The Henry County supervisors awarded the county solid waste contract to Mike Prottsman Sanitation. The supervisors announced their decision this morning. Prottsman had the low bid at $9,820 a month. The only other bid was from WEMIGA Waste for $14,900 a month until December 2013 and $15,300 a month after that. Board Chair Kent White said both bids were legal and on time. He also said they were able to compare apples to apples in making the decision. WEMIGA has been handling county waste collection since Whaleys Waste left Mt. Pleasant in October 2011. WEMIGA will continue providing the service until a permanent collection site is confirmed. Right now there are four collection sites around the county. Those will remain as they are. It is the site in Mt. Pleasant behind the Henry County Emergency Management Building that is in question. When possession of the building was transferred from the federal government there was a clause in the contract that stated the property could only be used for emergency management purposes. The site will be inspected February 14 by someone from the federal government. There are some other possible sites on county owned property. But there would be some cost involved to make them useable.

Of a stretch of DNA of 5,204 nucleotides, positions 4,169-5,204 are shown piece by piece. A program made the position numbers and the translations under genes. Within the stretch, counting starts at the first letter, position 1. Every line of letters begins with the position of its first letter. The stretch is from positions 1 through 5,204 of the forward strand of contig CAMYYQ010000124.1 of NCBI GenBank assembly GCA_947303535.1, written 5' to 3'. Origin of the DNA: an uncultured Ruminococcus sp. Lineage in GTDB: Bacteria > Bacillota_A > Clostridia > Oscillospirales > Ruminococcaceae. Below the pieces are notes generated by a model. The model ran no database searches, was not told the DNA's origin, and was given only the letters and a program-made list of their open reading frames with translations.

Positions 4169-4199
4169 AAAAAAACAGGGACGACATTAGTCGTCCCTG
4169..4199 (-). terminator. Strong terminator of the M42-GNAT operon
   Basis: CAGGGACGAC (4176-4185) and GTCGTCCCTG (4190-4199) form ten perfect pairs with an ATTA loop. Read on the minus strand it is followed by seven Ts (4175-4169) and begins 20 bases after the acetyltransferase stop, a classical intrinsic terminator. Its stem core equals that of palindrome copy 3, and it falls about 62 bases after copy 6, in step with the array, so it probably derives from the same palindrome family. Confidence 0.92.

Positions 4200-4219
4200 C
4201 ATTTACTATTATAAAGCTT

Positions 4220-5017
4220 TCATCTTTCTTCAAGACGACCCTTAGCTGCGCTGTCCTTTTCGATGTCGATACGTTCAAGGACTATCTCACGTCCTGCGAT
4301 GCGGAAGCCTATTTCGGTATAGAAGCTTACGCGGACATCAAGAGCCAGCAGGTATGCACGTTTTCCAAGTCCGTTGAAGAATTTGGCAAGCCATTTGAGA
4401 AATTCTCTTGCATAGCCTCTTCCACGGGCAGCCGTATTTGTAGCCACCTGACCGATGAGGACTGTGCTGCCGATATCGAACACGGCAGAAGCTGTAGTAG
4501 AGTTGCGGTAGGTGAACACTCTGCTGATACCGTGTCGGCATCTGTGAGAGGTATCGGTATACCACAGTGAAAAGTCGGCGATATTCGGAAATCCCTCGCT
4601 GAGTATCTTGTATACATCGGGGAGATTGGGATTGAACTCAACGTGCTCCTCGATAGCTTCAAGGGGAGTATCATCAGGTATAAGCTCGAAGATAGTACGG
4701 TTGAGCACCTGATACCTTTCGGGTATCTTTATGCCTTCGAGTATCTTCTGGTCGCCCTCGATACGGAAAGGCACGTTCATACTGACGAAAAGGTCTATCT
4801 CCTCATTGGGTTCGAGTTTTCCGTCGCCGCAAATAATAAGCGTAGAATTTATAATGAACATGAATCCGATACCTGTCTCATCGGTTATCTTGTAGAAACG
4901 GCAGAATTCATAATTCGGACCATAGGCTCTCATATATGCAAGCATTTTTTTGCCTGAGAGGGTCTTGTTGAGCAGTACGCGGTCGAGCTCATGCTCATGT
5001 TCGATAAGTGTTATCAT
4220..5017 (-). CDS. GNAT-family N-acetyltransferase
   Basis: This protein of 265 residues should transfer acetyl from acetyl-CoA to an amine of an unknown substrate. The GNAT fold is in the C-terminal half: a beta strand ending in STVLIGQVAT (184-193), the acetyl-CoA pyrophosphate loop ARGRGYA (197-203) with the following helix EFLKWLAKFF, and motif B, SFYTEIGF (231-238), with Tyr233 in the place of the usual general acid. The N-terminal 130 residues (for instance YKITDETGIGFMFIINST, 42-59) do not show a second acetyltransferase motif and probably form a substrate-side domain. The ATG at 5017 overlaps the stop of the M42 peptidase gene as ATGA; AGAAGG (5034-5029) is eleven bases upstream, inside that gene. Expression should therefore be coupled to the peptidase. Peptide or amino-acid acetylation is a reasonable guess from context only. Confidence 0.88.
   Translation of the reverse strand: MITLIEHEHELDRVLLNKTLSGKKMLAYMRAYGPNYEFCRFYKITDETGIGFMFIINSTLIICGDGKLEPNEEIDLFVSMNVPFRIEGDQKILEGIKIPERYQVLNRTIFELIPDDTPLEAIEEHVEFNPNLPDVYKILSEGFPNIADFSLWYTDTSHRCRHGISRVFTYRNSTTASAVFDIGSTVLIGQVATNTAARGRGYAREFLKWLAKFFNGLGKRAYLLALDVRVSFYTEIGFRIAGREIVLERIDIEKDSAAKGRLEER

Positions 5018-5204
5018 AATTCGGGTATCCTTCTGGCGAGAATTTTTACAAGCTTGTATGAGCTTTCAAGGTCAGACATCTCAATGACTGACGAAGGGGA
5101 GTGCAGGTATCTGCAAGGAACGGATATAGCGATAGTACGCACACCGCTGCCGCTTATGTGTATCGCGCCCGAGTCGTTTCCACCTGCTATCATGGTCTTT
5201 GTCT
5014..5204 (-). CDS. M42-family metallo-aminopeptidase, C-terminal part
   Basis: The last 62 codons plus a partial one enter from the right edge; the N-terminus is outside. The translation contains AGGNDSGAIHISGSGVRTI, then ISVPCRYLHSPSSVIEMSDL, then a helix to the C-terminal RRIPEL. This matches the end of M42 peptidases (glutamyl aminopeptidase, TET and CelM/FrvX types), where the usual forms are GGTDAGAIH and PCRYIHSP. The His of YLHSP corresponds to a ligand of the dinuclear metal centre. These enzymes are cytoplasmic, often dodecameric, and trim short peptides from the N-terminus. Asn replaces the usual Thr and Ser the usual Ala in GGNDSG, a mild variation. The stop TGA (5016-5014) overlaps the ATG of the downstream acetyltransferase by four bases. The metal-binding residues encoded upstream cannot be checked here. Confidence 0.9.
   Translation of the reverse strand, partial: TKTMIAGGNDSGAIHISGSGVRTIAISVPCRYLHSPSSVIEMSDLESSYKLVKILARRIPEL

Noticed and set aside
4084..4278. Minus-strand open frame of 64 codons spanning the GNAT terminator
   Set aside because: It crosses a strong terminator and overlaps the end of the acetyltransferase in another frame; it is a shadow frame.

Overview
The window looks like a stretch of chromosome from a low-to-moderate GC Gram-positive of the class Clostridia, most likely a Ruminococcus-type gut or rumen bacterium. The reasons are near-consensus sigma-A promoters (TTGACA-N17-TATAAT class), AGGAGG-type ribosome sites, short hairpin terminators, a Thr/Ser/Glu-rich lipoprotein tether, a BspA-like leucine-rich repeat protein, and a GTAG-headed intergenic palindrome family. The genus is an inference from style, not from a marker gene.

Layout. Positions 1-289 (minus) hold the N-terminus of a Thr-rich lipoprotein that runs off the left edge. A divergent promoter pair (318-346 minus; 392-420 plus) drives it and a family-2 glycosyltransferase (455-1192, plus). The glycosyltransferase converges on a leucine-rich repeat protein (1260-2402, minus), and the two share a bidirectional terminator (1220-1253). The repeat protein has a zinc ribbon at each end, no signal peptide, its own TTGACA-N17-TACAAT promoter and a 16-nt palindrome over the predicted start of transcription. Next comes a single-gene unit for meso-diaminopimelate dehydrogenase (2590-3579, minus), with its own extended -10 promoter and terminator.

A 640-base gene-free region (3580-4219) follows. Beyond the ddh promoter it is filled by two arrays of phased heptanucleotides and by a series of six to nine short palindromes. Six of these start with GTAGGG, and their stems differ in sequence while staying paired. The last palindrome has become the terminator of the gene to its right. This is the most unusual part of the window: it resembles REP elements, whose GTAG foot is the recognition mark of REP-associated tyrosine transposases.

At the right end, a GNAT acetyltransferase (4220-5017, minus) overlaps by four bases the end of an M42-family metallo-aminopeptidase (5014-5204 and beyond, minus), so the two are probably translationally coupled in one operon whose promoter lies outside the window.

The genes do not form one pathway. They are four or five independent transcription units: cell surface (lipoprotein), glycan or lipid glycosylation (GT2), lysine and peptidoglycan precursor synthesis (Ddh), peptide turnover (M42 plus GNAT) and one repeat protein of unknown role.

Bob Swindell and Brian Roth from the county compensation board were asked to meet with the supervisors this morning. The supervisors are struggling somewhat with a decision on raising wages. The compensation board has recommended a 7% increase for the sheriff and a 3% increase for the supervisors, county attorney, recorder, auditor and treasurer. Wage increases for employees would be based on the increase received by the official they report to. Swindell explained to the supervisors that the compensation board is charged by the state to compare Henry County wages with others in the state. They are only comparing numbers. They have no information regarding the county’s financial situation or the cost of benefits in other words they don’t know anything about the big picture. They only look at the office and not the individual serving. It is not the compensation board’s job to evaluate the individual. Swindell said he recognizes this puts the supervisors in a tough position.